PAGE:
It was about week seven that I started to crack. I suppose that makes sense, I mean if there is a seven year itch in marriage there’s probably a seven week panic in isolation. Before week seven I had tiny moments of alarm mainly around finances, the possible longevity of the situation, how my kids’ lives would be affected… that sort of thing. I felt a deep empathy for people who had lost a lot more than me, those in hospitality or the arts and I worried about the health care workers. But if I’m honest, a small part of me revelled in the drama and the change. There were a lot of positives to being shut up at home. I could stop spending over 15 hours a week in the car ferrying kids to school and activities, just thinking about the savings in petrol alone made me smile. I could stop the endless planning and the million administrative tasks that having a budding athlete entails – no tennis, no tournaments, rankings, coaching, squads, UTR… I could stop having to be here and there and everywhere. I could just stop. Oh, how naive and idealistic I was.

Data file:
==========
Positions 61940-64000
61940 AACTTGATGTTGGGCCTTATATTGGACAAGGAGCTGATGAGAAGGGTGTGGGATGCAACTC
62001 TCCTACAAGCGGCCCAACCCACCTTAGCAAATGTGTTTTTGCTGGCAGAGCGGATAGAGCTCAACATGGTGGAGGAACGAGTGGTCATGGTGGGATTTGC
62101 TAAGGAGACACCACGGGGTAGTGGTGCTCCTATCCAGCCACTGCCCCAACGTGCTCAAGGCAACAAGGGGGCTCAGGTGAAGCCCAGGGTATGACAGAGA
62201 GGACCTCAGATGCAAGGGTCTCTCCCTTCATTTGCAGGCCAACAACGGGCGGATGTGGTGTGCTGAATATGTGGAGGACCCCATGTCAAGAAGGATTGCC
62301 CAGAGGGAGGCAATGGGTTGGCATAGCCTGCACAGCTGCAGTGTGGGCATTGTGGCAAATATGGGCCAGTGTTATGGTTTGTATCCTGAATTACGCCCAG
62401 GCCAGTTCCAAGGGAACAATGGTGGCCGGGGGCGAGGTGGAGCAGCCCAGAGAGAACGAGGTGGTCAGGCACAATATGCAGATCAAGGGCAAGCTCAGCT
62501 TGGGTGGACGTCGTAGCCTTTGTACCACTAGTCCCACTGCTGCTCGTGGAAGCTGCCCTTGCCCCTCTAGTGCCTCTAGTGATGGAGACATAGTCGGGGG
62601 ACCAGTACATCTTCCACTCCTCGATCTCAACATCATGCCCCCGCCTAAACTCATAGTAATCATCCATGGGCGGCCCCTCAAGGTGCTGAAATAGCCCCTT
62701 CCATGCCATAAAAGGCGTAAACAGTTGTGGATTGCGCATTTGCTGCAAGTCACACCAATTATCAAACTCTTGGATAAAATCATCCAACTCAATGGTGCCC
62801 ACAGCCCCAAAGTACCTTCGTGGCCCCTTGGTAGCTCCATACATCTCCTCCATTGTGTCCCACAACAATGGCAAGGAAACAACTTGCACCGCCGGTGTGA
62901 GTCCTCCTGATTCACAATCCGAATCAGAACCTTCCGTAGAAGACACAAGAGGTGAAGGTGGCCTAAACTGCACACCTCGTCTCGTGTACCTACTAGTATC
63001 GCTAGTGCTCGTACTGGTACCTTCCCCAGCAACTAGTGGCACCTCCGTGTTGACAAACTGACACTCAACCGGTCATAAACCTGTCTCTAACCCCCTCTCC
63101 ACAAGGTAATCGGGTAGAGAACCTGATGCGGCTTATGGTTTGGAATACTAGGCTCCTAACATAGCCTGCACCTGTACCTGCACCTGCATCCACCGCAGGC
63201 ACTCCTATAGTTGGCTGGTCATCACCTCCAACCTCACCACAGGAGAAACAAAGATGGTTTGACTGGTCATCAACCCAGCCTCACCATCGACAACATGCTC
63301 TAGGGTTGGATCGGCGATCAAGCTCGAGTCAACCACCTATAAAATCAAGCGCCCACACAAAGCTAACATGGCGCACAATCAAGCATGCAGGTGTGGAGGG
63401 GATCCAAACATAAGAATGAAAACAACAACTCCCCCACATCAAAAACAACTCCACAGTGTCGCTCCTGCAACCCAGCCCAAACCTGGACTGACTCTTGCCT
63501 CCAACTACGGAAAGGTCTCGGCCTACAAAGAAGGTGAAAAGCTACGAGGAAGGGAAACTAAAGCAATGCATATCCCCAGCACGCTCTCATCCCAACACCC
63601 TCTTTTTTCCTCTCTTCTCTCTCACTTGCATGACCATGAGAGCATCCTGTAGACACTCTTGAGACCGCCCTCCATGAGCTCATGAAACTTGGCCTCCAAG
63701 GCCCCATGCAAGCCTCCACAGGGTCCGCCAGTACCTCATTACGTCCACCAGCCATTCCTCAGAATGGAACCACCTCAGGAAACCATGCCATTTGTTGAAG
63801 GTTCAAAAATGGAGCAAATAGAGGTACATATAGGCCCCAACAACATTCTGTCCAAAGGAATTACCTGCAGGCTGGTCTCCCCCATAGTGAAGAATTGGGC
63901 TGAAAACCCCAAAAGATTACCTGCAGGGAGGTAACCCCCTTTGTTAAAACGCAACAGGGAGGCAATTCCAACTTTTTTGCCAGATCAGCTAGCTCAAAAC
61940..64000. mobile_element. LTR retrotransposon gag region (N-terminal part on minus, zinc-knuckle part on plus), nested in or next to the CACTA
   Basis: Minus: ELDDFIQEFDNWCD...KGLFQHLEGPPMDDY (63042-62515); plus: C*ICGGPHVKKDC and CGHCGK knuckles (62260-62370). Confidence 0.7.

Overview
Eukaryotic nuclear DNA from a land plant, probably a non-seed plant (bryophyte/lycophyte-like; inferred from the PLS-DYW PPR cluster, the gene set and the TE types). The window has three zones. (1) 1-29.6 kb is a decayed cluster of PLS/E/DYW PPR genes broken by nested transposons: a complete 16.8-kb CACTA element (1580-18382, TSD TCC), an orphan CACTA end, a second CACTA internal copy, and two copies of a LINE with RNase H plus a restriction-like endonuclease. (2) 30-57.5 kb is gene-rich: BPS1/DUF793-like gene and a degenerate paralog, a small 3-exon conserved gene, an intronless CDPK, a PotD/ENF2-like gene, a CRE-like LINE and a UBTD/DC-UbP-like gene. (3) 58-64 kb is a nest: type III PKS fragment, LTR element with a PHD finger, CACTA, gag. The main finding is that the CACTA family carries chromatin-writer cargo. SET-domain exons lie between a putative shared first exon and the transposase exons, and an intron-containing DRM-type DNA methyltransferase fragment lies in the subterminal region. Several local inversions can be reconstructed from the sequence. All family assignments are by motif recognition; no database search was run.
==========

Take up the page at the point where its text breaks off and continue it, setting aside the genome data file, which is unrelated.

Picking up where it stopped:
Sure, those things stopped, but hello! home schooling, fitness, endless cooking, cleaning and shopping for food. I blame the snacks. I have callouses from the amount of carrots and cucumber I’ve chopped over the past three months. Also, I never realised just how much extra mess there is when we are all at home, all of the time.
Still, I was coping. It was nice to have the kids around, they’re great kids and there were jigsaws, board games, reading, darts and Fortnite challenges to see us through. There was also American hopscotch, but since I rolled my ankle trying to perform a particularly difficult hop and kick manoeuvre, the shine somewhat diminished from the activity. Hubby still went in to work most days, so that didn’t change and I set up a schedule that seemed to work. An hour of fitness a day, plus an hour of tennis for each kid since we still had a local court open. Sundays were totally free. A school work checklist for each kid to complete. And sorted. I made peace with the fact that I wouldn’t get much writing done, but there were other things to focus on — like my website, reading, research. It was all good. Until it wasn’t.
I found myself becoming angrier and angrier. More restless. Irrational. Caged. My world felt the size of a walnut and I’d inspected all it’s creases and curves and found it grossly wanting. I wanted my life back. I want my life back.
I bet you do too.